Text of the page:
by Emma O’Neill-Deitel (Julia R. Masterman High School/10th Grade)
PYP Youth Council Member and previous 1st place winner of our Annual Playwriting Festival
Two weeks ago, I attended the It Gets Better workshop at the Kimmel Center, as a representative of PYP. The It Gets Better project is a multimedia campaign that exists to spread the word to LGBTQ youth that they are not alone, and that their situation will get better. It also promotes changes that can be made in communities to make sure that life does get better for LGBTQ people. The workshop I attended was part of a series of workshops all over the country led by the Gay Men’s Chorus of Los Angeles, in which members of the chorus facilitate a discussion and video-making workshop to promote the It Gets Better message. The other students in the workshop were from the Attic Youth Center, an organization for Philadelphia’s LGBTQ teens and their allies.
We began the workshop by introducing ourselves and our organizations. I was very proud to represent PYP and it was interesting to hear about the Gay Men’s Chorus of LA and the Attic Youth Center, neither of which I had been familiar with prior to the workshop. After the introductions, we broke into small groups and talked about what message we would like to convey to other LGBTQ teens. We then shared what we had discussed and made an outline for what we wanted to include in the video. After we had come up with a general idea, we wrote individual statements, which we filmed. We also wrote and filmed segments that we performed as a group. The experience of creating such a spontaneous piece (we did all this in just two hours!) reminded me of a similar process we often follow in PYP workshops, which has taught me that on-the-spot performances are some of the best.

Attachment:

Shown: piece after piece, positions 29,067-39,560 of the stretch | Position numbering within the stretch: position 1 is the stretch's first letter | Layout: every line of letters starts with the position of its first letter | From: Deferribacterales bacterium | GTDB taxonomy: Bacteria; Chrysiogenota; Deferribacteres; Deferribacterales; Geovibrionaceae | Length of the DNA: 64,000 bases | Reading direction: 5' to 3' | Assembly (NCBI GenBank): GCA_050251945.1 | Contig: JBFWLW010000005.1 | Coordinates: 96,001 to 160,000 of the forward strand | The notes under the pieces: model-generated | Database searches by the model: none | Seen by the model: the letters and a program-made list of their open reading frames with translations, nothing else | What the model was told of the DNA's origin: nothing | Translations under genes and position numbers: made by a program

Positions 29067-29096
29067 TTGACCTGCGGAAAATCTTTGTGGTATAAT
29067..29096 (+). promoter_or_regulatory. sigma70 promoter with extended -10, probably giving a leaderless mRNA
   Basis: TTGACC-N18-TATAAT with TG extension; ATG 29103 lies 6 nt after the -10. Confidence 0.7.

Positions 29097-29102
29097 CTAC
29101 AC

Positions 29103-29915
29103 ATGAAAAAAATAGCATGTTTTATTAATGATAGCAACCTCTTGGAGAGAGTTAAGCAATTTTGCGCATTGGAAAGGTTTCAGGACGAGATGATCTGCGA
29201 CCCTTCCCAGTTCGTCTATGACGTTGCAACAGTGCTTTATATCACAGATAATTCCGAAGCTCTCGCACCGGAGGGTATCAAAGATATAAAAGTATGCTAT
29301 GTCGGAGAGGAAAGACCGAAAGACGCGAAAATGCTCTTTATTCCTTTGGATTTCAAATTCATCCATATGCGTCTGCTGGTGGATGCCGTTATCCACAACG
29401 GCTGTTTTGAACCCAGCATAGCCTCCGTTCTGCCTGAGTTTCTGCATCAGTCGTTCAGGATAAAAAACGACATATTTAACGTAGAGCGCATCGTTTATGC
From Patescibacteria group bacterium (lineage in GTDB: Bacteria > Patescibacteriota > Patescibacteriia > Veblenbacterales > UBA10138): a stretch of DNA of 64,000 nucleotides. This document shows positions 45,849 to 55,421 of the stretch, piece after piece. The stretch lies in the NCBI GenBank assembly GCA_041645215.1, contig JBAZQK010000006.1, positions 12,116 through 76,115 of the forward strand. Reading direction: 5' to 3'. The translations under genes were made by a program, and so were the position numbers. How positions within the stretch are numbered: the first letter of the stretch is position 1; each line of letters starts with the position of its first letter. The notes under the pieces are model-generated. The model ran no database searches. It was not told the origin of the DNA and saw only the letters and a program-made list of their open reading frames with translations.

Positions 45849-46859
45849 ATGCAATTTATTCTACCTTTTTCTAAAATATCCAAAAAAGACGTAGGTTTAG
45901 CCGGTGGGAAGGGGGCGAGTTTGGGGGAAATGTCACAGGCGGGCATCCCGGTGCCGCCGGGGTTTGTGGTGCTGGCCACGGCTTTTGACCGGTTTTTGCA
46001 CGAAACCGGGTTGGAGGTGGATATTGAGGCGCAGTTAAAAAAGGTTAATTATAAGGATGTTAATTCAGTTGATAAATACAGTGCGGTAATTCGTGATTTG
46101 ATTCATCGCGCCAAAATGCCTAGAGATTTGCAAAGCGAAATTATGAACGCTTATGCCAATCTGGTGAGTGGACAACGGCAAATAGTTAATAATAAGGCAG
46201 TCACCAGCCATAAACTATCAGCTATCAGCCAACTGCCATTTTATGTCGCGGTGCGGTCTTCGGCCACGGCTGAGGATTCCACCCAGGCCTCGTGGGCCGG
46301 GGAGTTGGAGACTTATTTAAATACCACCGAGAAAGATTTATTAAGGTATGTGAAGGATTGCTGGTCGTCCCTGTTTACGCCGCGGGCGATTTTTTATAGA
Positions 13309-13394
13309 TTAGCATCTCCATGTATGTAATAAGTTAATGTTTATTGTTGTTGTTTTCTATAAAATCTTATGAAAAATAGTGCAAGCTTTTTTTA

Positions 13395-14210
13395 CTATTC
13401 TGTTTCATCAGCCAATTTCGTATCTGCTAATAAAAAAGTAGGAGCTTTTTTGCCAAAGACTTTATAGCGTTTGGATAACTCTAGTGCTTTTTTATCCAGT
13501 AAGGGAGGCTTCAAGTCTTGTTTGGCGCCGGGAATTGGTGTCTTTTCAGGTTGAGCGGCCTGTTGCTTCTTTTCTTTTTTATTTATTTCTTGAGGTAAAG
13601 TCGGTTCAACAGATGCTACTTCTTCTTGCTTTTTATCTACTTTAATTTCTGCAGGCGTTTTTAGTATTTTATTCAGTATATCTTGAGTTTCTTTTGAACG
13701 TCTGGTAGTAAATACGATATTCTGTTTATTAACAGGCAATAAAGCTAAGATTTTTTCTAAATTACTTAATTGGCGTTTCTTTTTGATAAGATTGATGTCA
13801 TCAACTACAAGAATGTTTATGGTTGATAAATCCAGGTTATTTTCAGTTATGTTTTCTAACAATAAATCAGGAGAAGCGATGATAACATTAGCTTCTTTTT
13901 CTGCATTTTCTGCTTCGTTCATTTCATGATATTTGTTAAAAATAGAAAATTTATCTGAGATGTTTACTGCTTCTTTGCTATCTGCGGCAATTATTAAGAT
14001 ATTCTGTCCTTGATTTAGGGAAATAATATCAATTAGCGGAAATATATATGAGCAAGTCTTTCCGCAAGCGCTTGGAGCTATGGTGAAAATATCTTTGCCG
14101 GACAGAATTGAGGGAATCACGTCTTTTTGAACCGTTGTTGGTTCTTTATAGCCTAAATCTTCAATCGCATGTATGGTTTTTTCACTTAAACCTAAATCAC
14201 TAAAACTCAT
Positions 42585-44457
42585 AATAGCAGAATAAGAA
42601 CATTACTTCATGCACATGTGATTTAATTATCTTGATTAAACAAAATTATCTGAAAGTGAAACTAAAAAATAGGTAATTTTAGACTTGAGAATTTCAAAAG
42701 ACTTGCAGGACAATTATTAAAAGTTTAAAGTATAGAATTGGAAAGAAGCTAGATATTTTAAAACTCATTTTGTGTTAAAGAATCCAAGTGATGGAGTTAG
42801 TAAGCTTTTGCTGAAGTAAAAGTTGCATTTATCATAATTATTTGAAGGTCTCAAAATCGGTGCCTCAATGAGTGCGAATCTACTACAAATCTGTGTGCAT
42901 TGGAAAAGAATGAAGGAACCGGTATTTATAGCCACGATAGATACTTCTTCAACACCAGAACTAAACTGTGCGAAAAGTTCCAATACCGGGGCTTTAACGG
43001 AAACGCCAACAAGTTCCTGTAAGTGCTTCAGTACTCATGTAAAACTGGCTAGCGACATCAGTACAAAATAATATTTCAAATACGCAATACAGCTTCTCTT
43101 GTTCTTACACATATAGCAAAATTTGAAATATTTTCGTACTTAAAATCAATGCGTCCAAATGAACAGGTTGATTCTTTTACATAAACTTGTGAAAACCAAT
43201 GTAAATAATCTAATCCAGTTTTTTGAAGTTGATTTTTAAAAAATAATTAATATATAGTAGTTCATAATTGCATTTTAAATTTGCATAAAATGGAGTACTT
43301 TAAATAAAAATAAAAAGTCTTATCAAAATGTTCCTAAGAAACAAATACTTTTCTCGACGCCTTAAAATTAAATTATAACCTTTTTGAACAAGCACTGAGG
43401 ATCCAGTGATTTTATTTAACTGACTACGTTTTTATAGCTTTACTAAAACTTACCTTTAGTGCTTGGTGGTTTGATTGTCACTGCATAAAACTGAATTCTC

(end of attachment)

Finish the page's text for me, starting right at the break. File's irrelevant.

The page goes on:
I have always known that PYP is an open and supportive community, and I have always been grateful for that, but it never struck me so personally until I attended the It Gets Better workshop. I have always cherished how PYP feels so much like home, but I also took for granted how accepting the people there have been of me. The students from the Attic talked about how the Attic is a safe space where they feel accepted and respected, and I realized that PYP carries the same significance for me. I feel comfortable expressing every part of myself in my plays, and I have confidence that I will not be treated any differently by my PYP family for what I write. I know that I will not be judged for writing a play in which the main character is a lesbian. In fact, I have written that play, and everyone I worked with at PYP treated it as the non-issue that I believe it is.
I have done much of my self-exploration through my writing, and I have learned that in the PYP community, I don’t have to censor myself. The same goes for students of other minorities. I have seen plays and monologues produced by PYP that deal with race, mental and physical disability, sexuality, gender, and so many other topics that are largely put down by society and the media. PYP treats all these topics as equally deserving of the spotlight on a stage. Through the It Gets Better workshop, I realized how fortunate I am to have a home like PYP, and how important it is for other people my age to have such a place. I believe that PYP has created an incredibly supportive and tolerant community, and I hope other people will continue to find a home here as I have. I am so glad that I attended the It Gets Better workshop, not only because it was a wonderful experience in and of itself, but also because it helped me fully recognize some of the greatest attributes of Philadelphia Young Playwrights.